1759-09-21 - Combat of Korbitz

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Hierarchical Path: Seven Years War (Main Page) >> Battles >> 1759-09-21 - Combat of Korbitz

Prussian victory

Prelude to the Battle

At the beginning of September 1759, a Prussian relief corps under major-general Wunsch had been sent out to counter the Austro-Imperial invasion of Saxony. Arriving too late to prevent the surrender of Dresden, it managed to recapture most of northern Saxony, repulsing an Austro-Imperial force at the combat of Zinna on September 8. A few days later, on September 11, Wunsch was joined by reinforcements led by lieutenant-general Finck. On September 13, Wunsch recaptured Leipzig. On September 19, the combined corps of Wunsch and Finck marched on Meissen.

As soon as general-field-marshal prince Friedrich von Pflaz-Zweibrücken, the commander-in-chief of the Reichsarmee, heard of the movements of these Prussian corps, he threw 16 bns into Dresden and marched with his army to attack them.


Map of the combat of Meissen on September 21 1759.
Source: Kriege Friedrichs des Grossen, volume III by the German Grosser Generalstab
Copyright Tony Flores

Finck's corps was encamping near Korbitz while Wunsch occupied the heights of Lerchenberg near Siebeneichen on the left.

Description of Events

On September 21 at 10:00 AM, the Reichsarmee attacked Wunsch's positions on the Lerchenberg. Zweibrücken planted several batteries on the heights of Reppnitz and opened a lively but ineffective cannonade on the Prussian positions. Wunsch's artillery replied and the Prussians maintained their positions.

Meanwhile, General der Kavallerie Andreas Hadik passed the defiles of Munzig and Miltitzand and deployed between Krögis and Stroischen

At noon, Hadik attacked Finck, cannonading his positions with 3 batteries.

Finck marched by the right and deployed in front of Hadik's line between Schletta and Korbitz.

Hadik advanced Brentano's corps on the Prussian right. Finck replied by sending Rebentisch with 4 grenadier battalions and Markgraf Carl Infantry against Brentano who was driven back. Rebentisch managed to silence one of Hadik's batteries.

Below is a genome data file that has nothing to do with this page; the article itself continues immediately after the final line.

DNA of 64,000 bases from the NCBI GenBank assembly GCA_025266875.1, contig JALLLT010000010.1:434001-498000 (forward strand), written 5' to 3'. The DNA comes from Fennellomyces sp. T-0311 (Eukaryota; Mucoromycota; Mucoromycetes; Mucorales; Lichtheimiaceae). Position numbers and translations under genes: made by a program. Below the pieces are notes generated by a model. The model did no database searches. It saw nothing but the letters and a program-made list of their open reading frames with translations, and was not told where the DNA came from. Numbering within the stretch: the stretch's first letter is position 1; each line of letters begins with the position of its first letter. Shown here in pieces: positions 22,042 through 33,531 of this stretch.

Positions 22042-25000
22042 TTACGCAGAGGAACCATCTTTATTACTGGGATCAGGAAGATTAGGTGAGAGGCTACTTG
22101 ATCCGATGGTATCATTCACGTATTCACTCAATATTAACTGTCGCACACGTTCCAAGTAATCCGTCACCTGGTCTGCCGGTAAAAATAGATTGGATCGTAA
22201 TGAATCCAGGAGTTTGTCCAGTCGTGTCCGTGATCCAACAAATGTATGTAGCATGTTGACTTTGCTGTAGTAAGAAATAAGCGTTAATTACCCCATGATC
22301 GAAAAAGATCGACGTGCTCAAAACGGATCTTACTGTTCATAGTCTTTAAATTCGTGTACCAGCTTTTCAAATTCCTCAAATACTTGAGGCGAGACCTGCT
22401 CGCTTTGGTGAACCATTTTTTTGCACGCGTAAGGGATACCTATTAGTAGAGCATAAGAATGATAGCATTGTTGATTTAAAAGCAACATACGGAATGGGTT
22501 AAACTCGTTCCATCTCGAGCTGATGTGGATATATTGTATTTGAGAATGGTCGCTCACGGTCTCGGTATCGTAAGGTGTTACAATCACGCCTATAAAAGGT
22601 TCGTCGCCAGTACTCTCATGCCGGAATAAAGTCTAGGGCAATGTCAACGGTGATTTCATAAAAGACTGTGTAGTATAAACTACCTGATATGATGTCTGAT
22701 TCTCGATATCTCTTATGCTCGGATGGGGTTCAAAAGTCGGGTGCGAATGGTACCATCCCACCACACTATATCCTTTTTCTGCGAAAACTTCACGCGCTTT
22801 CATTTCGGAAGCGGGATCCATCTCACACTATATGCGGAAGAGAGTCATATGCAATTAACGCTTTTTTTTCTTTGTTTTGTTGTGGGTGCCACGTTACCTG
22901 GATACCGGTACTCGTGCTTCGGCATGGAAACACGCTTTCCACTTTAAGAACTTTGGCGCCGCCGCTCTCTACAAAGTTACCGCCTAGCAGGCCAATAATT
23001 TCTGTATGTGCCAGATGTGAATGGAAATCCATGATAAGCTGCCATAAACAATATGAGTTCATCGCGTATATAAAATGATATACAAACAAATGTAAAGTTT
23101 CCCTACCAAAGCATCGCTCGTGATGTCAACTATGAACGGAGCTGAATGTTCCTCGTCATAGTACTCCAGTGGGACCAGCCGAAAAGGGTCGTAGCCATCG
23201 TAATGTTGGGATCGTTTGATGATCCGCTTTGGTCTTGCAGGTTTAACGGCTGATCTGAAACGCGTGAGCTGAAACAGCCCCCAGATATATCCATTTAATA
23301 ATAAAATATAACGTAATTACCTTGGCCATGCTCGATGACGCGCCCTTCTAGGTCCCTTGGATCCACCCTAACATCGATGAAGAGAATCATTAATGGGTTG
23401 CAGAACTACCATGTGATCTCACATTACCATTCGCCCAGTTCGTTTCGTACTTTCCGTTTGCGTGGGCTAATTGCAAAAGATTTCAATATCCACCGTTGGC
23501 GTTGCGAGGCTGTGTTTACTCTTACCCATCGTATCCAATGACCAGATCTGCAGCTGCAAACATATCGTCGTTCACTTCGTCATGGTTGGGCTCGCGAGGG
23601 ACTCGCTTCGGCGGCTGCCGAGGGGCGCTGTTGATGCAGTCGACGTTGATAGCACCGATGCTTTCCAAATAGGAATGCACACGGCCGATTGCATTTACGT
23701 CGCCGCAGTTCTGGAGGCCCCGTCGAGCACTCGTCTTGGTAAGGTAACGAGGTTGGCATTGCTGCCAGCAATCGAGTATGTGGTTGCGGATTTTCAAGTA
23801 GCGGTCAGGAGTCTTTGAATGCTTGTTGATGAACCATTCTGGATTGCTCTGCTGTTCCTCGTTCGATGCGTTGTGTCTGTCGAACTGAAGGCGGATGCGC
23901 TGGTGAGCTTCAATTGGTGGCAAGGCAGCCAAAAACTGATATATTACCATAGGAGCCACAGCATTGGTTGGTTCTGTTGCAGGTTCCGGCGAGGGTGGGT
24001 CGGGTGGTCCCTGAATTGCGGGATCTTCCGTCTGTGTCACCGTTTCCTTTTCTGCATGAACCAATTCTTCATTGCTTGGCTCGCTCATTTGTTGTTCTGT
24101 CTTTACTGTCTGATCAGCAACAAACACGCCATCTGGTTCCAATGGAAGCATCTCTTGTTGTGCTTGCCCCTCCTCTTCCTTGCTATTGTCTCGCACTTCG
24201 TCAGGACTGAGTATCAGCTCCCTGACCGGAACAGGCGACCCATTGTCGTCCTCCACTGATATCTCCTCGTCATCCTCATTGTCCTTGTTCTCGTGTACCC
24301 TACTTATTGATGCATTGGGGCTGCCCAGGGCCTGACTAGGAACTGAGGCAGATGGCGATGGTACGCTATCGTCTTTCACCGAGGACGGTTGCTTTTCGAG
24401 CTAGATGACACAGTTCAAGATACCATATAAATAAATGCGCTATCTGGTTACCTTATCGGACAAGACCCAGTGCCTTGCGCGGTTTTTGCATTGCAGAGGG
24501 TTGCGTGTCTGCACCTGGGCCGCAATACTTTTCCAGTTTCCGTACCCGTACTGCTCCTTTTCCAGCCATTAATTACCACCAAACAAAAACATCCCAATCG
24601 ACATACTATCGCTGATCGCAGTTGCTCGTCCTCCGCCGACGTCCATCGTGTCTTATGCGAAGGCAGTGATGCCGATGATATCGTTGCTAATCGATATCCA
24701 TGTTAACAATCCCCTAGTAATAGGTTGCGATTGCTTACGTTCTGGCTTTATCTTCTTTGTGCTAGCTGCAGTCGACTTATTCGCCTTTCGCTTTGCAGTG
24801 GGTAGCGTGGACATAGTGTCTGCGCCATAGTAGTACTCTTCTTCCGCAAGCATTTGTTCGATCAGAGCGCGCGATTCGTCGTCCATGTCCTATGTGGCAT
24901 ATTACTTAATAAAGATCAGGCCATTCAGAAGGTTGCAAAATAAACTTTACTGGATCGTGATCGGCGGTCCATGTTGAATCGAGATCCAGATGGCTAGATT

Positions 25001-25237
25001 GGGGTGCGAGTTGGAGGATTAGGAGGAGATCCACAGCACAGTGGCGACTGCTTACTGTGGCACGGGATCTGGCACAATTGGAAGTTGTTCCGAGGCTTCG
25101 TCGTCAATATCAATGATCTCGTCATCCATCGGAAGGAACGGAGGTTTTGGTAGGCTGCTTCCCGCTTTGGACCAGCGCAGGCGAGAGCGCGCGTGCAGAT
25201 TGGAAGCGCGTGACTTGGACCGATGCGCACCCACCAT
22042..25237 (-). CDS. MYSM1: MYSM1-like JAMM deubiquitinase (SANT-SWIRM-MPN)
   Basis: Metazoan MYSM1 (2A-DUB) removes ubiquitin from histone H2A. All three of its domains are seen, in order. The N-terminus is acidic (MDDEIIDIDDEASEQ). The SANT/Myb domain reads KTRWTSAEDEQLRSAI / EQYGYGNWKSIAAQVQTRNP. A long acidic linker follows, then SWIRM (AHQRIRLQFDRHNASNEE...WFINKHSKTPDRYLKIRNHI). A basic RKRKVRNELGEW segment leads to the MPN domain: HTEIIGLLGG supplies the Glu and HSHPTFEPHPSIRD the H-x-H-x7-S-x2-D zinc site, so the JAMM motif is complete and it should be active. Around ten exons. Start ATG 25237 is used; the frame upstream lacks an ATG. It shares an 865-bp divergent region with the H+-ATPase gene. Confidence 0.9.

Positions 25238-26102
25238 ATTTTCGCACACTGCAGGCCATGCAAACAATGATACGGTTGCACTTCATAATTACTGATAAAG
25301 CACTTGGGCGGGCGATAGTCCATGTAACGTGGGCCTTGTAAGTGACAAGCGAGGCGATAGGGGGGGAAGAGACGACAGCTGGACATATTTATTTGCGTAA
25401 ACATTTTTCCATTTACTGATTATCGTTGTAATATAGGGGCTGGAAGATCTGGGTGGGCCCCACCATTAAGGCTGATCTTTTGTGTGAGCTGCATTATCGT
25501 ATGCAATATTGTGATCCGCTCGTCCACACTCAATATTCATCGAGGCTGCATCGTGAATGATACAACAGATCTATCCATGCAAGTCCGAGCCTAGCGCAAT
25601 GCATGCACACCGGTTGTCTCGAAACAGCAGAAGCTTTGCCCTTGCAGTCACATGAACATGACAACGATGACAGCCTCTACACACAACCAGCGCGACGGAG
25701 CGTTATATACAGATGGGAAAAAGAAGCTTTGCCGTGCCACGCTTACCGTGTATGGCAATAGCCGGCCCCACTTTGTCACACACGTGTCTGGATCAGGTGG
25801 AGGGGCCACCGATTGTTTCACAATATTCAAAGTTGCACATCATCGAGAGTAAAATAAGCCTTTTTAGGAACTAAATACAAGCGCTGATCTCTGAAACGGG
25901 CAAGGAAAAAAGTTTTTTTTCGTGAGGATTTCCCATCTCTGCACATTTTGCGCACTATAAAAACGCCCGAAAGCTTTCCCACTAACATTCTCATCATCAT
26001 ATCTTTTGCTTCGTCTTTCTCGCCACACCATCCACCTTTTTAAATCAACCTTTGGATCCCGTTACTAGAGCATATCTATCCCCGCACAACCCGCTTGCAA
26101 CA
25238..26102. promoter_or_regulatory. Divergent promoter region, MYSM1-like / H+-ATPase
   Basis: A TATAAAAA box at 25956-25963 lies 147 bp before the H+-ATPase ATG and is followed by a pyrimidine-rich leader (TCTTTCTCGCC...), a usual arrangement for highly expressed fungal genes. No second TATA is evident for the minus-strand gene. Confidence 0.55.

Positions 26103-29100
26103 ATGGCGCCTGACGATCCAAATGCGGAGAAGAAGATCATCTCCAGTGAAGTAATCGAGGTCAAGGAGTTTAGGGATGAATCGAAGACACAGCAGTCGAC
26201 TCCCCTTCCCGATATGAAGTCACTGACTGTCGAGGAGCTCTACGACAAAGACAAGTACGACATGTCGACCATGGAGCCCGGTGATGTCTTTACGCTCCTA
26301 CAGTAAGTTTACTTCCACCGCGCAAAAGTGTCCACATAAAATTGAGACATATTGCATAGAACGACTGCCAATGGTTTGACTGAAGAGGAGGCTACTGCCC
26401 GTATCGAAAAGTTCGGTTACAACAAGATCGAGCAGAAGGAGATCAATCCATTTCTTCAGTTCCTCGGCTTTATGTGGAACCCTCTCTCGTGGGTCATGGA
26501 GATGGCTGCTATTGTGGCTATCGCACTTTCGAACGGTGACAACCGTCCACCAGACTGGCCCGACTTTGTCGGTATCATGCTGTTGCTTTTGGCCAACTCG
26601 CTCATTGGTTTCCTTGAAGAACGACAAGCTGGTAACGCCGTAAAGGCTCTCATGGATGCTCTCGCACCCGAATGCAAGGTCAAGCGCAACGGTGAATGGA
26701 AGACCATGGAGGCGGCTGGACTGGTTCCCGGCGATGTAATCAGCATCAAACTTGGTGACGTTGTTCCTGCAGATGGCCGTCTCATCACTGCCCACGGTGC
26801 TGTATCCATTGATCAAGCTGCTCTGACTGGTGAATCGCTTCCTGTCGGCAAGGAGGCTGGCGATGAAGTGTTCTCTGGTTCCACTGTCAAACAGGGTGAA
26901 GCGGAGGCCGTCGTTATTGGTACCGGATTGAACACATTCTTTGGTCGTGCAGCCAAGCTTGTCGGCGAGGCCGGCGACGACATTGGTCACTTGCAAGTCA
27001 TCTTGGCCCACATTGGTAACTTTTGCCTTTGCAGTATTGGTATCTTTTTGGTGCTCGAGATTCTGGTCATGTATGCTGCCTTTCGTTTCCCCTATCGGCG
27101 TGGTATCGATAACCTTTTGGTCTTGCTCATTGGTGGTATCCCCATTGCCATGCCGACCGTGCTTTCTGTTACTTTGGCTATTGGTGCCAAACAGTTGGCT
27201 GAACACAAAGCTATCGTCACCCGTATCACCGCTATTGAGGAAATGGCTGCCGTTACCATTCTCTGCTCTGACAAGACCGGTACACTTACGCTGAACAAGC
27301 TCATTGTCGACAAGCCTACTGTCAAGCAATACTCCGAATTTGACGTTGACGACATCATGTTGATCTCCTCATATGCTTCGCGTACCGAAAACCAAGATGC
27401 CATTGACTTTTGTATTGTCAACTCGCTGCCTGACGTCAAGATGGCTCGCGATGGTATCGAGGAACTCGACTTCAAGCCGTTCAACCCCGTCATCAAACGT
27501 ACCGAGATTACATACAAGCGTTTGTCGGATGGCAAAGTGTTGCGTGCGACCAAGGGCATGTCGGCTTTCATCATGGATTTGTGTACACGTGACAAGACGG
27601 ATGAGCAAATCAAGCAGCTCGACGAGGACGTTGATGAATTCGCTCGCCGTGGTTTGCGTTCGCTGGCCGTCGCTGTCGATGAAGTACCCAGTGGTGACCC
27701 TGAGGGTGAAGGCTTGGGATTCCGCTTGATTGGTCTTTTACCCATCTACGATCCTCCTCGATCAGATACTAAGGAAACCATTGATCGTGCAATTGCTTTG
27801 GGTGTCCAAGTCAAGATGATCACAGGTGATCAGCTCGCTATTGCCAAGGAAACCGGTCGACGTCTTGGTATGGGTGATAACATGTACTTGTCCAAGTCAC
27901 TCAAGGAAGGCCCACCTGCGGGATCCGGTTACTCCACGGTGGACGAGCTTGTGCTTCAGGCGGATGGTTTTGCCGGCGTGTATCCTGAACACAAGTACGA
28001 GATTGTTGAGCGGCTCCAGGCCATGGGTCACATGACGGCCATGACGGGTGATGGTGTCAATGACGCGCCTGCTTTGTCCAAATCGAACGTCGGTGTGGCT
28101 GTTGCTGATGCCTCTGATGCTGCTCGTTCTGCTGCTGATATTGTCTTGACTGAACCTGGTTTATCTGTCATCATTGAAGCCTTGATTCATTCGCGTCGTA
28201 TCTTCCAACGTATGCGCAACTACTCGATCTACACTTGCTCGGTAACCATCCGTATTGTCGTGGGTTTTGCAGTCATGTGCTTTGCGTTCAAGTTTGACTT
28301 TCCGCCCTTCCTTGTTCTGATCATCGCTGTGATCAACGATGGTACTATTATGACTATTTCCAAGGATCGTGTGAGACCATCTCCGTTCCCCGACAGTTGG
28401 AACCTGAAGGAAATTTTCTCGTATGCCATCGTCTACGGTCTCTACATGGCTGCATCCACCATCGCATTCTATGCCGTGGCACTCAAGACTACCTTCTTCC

Hadik sent major-general Lamberg with 4 battalions to counterattack. After a bloody firefight, Lamberg was driven back.

Hadik then launched a charge with all his cavalry to relieve the retreating troops. The Austrian cavalry drove back the Prussian cavalry and then redirected its effort on the Prussian infantry., charging it 5 or 6 times. Markgraf Carl Infantry, after being charged twice, was pushed back and retreated under the cover of the Prussian grenadiers, loosing five 12-pdr guns and two howitzers. However, the rest of the Prussian infantry resisted and repulsed all these charges.

At nightfall, the combat ended with the Prussians still holding their positions.


In this affair, the Reichsarmee lost 473 prisoners (including 12 officers) and 1,145 killed or wounded (including 60 officers) along with 11 guns, captured by the Grenadier Battalion 19/25/13/26 Kreckwitz. Marschall Infantry alone lost 18 officers and 338 men.

The Prussians lost 43 officers (7 killed) and 1,300 men along with five 12-pdr guns, two howitzers, one 3-pdr gun and one 6-pdr gun. Plettenberg Dragoons alone lost 3 officers and 30 men killed, and 5 officers (including Pogrell) and 100 men wounded. Krockow Dragoons lost 17 men killed, and 3 officers and 29 men wounded.

Order of Battle

Austro-Imperial Order of Battle

Commander-in-chief: General der Kavallerie Andreas Hadik and General-field-marshal Prince Friedrich von Pflaz-Zweibrücken

Summary: 38 bns, 27 grenadier coys for a total of 21,000 foot, 60 sqns (7,300 men), artillery for a grand total of about 28,500 men

  • Hadik: 19 bns (more than 12,000 men including 3,000 grenzers), 33 sqns (about 4,200 men)
  • Zweibrücken: 20 bns, 22 grenadier coys, for a total of 9,600 foot including 3,600 foot from Macquire's corps), 28 sqns (about 3,100 men)

N.B. This ODB is mostly reconstructed from Etats in the middle August of 1759 including moves and reinforcement during September.

Hadik's corps

Zweibrücken's Corps (exact deployment unknown)

Prussian Order of Battle

First Line Second Line
Right Wing under the command of lieutenant-general Finck
Left Wing under the command of major-general Wunsch

N.B. : during the bloody campaign of 1759, some of the Prussian converged grenadier battalions suffered so many casualties that Prussian commanders had to combine two of them to get battalion strength units.



Plan des Gefechts bei Meißen zwischen der vereinigten Kaiserlichen und Reichs-Armee und der Preußischen Armee, 21. September 1759.


Gieraths, G., Die Kampfhandlungen der Brandenburgische-preussischen Armee, Berlin 1964

Der siebenjährige Krieg, hrsg Grossen Generalstab, Band 11

Jomini, baron de, Traité des grandes opérations militaires, Vol. 3, 2nd ed., Magimel, Paris, 1811

Tempelhoff G. F., Geschichte des siebenjahrige Krieges in Deutschland, vol. 3


Tomasz Karpiński from Gniezno/Poznań for the initial version of this article